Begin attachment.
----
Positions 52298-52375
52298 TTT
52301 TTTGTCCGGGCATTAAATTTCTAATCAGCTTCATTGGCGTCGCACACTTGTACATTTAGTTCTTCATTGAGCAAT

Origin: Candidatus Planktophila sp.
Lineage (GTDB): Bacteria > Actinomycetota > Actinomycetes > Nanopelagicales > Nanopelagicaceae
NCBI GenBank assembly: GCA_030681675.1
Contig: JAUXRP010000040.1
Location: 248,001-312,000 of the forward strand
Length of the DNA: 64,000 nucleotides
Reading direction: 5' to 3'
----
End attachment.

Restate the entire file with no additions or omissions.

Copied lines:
Positions 52298-52375
52298 TTT
52301 TTTGTCCGGGCATTAAATTTCTAATCAGCTTCATTGGCGTCGCACACTTGTACATTTAGTTCTTCATTGAGCAAT

Origin: Candidatus Planktophila sp.
Lineage (GTDB): Bacteria > Actinomycetota > Actinomycetes > Nanopelagicales > Nanopelagicaceae
NCBI GenBank assembly: GCA_030681675.1
Contig: JAUXRP010000040.1
Location: 248,001-312,000 of the forward strand
Length of the DNA: 64,000 nucleotides
Reading direction: 5' to 3'